When performing a technology assessment on a new technology, we take an in-depth look at the company’s intellectual property (IP) portfolio and consider how the IP relates to the company’s product offerings, business model, and the market and competitive landscape. The IP portfolio consists of patents, copyrights, trademarks, and trade secrets.
A trademark is an identifying design or expression that identifies a company or product, while a copyright is protection of original works of authorship. It’s less common that we see these in a technology assessment, although original software code and algorithms are automatically copyrighted at creation without requiring registration. Patents, on the other hand, often make up a large portion of the IP portfolio and tend to be the most valuable and most easily valued assets. However, trade secrets differ from all of these in that they are, by definition, not publicly known.
What are trade secrets?
Trade secrets are IP rights on confidential company information that provides a specific competitive advantage. A trade secret is defined as any propriety process, formula, design, or information that meets the following criteria.
- The information is not known to the public, but more likely only known to a limited group of individuals.
- Reasonable effort is actively made to conceal the information from the public; this can potentially include confidentiality or non-disclosure agreements.
- The information has economic value because it is secret.
Generally, the hallmark characteristic of trade secrets is that they are only disclosed on a strict “need to know” basis. In a company of 50 people, for example, if everyone has access to the information, regardless of position or department, then it’s not a trade secret. The main requirement of a trade secret is that it provides the company a competitive advantage and is kept classified from others who could potentially profit from its use. Additionally, companies with such information must take necessary measures to protect the information by limiting access and implementing appropriate confidentiality processes.
Trade secrets vs. patents
Patents and trade secrets both offer protections for IP, but the similarities end there, with the key difference being a trade secret is protected by keeping it confidential, while a patent is a public disclosure of the invention. Where trade secrets are not publicly known, patents are public, legal documents that grant exclusive rights to the inventor of the patented design, process, or innovation, in exchange for complete, detailed disclosure of the invention. A patent protects the inventor and prevents others from making, selling, or using the invention without express permission.
Generally, patents are appropriate for things you can see and reverse engineer, where trade secrets more often apply to processes. Consider a laboratory or factory line, for example. Using a certain pressure, ratio, or other condition – essentially the crux of what is needed to make the entity function – could be considered trade secrets. A patent, on the other hand, requires the inventor to disclose how the entity works, disclosing the conditions under which the process works, essentially giving the competition a head start. To be covered under a patent, the patent itself must lay out these details, whereas trade secrets can offer better protection in some instances.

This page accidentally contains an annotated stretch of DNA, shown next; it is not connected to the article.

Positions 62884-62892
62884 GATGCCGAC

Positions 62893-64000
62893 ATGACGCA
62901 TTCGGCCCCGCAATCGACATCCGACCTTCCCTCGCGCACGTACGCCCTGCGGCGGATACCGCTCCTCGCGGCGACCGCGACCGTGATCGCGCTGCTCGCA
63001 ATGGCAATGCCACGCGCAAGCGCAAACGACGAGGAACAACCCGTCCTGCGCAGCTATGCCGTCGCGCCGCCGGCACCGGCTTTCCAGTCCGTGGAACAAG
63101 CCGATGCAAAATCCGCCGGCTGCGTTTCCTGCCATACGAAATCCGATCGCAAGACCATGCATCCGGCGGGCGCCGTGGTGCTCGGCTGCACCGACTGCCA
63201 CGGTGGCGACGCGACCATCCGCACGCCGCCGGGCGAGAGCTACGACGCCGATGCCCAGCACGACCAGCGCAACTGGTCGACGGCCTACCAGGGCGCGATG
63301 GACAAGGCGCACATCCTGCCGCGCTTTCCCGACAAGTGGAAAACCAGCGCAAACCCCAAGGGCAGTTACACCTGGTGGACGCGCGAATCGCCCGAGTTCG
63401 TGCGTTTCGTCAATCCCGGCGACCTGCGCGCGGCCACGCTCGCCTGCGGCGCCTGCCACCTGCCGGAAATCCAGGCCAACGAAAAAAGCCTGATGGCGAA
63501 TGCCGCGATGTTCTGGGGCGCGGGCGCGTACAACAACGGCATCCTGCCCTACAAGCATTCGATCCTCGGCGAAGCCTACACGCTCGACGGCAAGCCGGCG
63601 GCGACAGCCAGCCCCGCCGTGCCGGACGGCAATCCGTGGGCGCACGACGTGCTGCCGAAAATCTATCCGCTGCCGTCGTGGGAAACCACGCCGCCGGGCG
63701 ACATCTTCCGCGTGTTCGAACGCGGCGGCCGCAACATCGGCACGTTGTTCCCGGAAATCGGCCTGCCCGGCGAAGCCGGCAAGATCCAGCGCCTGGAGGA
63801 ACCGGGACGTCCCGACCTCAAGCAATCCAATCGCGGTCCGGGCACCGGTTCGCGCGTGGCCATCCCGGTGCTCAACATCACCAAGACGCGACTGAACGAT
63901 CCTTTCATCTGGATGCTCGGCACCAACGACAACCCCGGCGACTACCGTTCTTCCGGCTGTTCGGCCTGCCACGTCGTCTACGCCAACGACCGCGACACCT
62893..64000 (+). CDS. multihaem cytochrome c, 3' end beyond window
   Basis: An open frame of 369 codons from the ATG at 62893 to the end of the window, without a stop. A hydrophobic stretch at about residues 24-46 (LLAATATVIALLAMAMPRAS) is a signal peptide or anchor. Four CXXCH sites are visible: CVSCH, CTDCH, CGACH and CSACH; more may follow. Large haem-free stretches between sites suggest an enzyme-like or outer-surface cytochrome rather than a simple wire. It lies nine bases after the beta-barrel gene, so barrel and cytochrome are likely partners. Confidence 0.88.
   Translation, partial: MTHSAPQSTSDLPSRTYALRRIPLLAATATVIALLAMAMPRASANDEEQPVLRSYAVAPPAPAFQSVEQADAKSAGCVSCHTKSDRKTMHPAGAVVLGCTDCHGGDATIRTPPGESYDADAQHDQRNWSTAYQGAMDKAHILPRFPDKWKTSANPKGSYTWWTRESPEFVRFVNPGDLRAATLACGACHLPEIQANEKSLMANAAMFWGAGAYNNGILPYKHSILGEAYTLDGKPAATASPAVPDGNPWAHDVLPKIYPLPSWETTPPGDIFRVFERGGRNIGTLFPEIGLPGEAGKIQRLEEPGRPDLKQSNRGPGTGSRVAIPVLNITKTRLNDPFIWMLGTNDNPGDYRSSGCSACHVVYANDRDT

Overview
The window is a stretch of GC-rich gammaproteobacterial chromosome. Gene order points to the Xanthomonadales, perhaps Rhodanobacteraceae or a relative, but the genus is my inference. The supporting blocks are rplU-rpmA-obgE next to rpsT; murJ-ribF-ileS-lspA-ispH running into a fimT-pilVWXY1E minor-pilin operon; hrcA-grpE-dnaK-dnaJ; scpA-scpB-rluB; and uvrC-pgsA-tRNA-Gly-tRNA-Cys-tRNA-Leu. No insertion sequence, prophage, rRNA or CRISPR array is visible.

Another key difference is that while a trade secret can be protected indefinitely, a patent’s protection lasts for a limited time, typically 20 years from date of filing. Additionally, while a patent is only granted for a specific invention, a trade secret can protect a broader range of information, possibly used across multiple processes.
When choosing patent or trade secret protections, a company should consider the nature of its technology and innovations. Those with highly confidential information that would be difficult to reverse engineer may want to keep them protected as trade secrets, while those with inventions more easily replicated may find better protection in patents. It’s also important to consider that the key to trade secrets lies in personnel, so a company needs the full cooperation of all those in the know, which can make trade secrets riskier.
Determining the value of trade secrets
Trade secrets are crucial to some companies’ competitive advantage. With this protected information fully under wraps, a company can establish its vision and make strategic decisions without the competition on its heels. Assuming the criteria above are met establishing confidentiality, trade secrets can be considered part of a company’s collateral in the process of IP evaluation.
When considering investments, it’s wise to not rely solely on trade secrets or patents, but in an ideal scenario, a company would have a combination of the two.
In addition to being an important part of a company’s IP portfolio, trade secrets are protected by the Economics Espionage Act of 1996. Under the law, the theft or misappropriation of a trade secret, including the disclosure of any proprietary or confidential information meeting the standards for trade secrets, can be prosecuted as a state and federal crime.
Because trade secret protection is relatively inexpensive and easier to obtain, as well as covering abstract ideas and lasting indefinitely, it provides undeniable benefits to growing technology companies. Trade secrets can be valuable assets in a company’s IP portfolio and an essential component in producing an advantage over the competition, as well a valuable tool in protecting that IP.